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Momneedshelp
Momneedshelp asks:
Q:

How do I tell my son's teacher to teach him well without being offensive?

My son is almost six years old . He is in a kindergarden this year. He was born with a birth defficiency . At the end of his school day , he comes home and when we start working on his homework he tells me he doesn't understand anything in class. I think his teacher does not pay attention to his needs that he needs more guidance. How do I should tell his teacher to teach him well and not be offensive at the same time?
In Topics: Working with my child's teacher(s), Learning styles and differences
> 60 days ago

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Expert

BarbK
Oct 21, 2010
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What the Expert Says:

I'm sorry your son is having difficulty in kindergarten.  It is not the way you want him to begin his school years.

As for approaching the teacher...  Ask her if you can set up a time for a conference.  I suggest after school so you won't be rushed.  Be open and honest.  

Explain your son's problems.  Stick to the facts.  She might not have background knowledge of the deficiency, so you might have to educate her.  If you have any articles or books dealing with the topic that you can loan her, that might help to open her eyes to the situation.

Then tell her how your son learns best.  For example, does he learn better in small groups, sitting close to the teacher, with manipulatives, visuals, by example or non-example, through stories, etc..  Really think about this because this will help her when teaching your son.  

Ask how you can help.  If you have the time, maybe volunteer one day a week or every other week in the classroom.  This would allow you to see what is being covered in the curriculum, so you can reinforce it at home.  This is not a time to spy on the teacher, but to really help.

Since your son's deficiency will probably play a role throughout his school years, ask what you need to do to start the paper work to get the services he needs.  If his is attending a public school, there are many services from extra help in reading, math and writing to speech and even occupational therapy that are free.  However, screening and testing need to take place first.  The reason I suggest to start now it the process can take several months if not a school year.  If he qualifies then a 504 plan can be written up and your son can get help from educational specialists.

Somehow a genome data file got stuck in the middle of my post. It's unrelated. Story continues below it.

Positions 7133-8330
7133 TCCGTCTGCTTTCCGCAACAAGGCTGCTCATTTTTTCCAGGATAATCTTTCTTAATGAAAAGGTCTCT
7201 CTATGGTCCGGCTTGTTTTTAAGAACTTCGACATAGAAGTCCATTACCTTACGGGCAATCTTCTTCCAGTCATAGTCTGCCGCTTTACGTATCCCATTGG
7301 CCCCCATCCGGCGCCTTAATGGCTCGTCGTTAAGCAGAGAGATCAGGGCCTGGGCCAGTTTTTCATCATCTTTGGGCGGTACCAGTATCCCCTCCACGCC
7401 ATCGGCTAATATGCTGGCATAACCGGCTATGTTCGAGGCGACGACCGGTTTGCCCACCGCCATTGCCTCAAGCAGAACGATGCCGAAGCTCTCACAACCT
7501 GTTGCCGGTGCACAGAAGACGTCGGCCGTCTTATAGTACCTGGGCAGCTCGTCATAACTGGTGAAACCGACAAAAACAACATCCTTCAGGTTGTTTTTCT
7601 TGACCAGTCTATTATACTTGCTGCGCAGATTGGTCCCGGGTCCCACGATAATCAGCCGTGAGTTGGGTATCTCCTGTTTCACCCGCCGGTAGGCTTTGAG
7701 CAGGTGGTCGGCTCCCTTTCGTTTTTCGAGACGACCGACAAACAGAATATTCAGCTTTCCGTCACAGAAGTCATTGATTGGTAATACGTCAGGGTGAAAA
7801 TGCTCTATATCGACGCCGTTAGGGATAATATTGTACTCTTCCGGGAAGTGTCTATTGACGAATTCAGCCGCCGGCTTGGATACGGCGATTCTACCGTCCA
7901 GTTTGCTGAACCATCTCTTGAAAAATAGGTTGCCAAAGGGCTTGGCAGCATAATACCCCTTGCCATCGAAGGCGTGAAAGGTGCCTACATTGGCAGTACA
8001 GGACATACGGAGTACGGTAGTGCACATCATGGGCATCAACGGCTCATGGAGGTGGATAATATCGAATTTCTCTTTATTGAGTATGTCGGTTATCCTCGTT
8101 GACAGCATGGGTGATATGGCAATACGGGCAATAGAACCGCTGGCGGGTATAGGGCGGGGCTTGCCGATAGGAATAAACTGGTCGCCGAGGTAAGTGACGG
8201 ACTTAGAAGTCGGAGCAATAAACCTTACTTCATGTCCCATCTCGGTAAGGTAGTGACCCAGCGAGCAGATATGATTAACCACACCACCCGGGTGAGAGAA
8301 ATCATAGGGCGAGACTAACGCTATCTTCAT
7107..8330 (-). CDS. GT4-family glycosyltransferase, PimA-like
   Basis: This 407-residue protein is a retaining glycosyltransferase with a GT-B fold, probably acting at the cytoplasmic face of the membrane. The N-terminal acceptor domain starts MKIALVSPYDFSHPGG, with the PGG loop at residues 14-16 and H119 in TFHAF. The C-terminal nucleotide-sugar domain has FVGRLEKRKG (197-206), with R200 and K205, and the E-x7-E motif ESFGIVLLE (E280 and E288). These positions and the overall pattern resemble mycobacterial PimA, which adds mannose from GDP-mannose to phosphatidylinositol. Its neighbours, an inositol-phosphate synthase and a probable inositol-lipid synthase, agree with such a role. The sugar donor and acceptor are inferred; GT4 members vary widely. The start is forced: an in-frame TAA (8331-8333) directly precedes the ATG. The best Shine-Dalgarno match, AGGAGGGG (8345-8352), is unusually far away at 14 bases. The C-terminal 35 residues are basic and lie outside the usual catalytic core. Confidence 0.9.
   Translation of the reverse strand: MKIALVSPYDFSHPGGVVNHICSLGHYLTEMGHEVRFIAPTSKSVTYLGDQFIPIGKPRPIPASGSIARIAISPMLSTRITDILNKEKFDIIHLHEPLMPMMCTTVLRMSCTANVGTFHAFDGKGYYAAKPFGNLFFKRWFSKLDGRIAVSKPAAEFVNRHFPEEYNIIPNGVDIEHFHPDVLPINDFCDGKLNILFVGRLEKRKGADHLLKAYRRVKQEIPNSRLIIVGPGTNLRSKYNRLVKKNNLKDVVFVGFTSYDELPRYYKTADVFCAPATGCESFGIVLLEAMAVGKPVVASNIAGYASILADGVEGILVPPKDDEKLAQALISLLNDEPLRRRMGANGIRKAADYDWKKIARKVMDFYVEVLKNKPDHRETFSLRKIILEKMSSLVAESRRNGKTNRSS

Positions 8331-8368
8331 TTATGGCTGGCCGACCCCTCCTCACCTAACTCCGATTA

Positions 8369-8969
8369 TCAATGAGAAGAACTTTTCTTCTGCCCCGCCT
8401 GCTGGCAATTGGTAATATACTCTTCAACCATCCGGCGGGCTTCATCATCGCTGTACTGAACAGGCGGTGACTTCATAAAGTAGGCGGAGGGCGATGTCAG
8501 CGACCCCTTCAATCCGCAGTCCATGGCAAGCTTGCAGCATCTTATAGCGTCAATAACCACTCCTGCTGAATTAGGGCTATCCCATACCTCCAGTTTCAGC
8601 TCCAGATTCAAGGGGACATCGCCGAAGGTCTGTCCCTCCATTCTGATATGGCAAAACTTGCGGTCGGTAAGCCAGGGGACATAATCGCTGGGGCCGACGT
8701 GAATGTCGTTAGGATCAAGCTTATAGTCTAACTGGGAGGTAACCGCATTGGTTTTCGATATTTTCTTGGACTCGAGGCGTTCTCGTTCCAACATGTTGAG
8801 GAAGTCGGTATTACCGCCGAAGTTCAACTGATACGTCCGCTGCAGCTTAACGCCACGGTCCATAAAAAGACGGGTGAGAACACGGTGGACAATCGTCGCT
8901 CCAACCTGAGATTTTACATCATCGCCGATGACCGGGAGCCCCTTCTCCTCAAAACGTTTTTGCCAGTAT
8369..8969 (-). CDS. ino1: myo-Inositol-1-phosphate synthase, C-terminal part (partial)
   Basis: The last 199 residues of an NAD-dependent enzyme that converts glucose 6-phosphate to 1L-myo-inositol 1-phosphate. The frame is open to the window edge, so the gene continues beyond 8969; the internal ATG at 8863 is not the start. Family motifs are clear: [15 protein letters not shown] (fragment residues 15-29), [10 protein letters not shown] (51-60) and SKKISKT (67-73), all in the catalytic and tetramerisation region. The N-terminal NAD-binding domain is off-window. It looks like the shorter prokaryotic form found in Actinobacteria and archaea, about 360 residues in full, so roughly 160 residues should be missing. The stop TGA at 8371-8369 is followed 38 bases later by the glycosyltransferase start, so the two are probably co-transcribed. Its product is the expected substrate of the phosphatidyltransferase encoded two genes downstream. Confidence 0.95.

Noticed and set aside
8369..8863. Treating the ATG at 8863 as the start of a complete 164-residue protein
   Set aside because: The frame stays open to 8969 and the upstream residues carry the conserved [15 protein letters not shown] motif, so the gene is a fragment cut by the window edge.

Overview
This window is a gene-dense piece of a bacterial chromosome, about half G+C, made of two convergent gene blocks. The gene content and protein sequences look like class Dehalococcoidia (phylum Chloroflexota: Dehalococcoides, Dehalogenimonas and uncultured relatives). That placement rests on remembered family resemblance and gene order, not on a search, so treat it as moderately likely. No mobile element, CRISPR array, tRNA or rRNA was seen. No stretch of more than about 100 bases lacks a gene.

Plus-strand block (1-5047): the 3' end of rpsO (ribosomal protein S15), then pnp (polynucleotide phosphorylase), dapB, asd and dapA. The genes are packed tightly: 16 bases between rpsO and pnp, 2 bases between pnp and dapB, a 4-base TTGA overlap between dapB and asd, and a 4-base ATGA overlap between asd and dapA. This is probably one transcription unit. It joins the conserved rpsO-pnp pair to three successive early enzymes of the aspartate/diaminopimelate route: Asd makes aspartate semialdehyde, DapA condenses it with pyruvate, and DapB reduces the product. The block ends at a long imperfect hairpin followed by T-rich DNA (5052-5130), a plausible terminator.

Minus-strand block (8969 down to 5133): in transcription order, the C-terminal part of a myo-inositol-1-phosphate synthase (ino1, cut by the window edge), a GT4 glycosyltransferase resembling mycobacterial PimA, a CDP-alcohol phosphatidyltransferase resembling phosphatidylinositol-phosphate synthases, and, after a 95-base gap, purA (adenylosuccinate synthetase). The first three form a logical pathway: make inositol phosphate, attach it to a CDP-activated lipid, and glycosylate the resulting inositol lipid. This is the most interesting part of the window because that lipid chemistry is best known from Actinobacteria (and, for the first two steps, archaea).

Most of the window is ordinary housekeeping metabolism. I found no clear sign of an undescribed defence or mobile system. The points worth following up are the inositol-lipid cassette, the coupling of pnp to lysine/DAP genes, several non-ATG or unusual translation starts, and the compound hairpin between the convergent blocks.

Ask the teacher for a plan - one to be followed at school and one for home.  Communication is key.  You will have to work together in order to do what is best for your son.  If you are open, honest and non-judgmental, I'm sure the teacher will be more than willing to do what's right.  A daily note home might be too much, but maybe a quick phone call (3-5 mins) will work.  Work out a plan that works for both of you.

Education.com also has some great resources on how to communicate with teachers.  Check out - http://www.education.com/topic/parent-teacher-communication/

Hope that helps.  You are doing the right thing by getting involved now.

Barb Kruger
www.LessonPop.com

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Additional Answers (1)

patriciagola
patriciagola writes:
Is the teacher aware of his birth deficiency?  If she is, she is trained to help children of special needs, at least refer him for testing.  If not, a conference with her showing her a doctor's statement stating the deficiency will be a step in the right direction.  The teacher will then contact the Special Needs department of the school system and arrange for them to evaluate your child as to what services can be provided for the child.  A teacher, with a class of over fifteen students, cannot keep her eye and loving care on just one child.  Each child entering into K for the first time needs the same amount of attention to ease them into the academic world.  By all means talk to the teacher.  She is not a mind reader and as long as you have a positive attitude of wanting to help your child...not stating that SHE is the one lacking...a world of wonders will open to your child.
> 60 days ago

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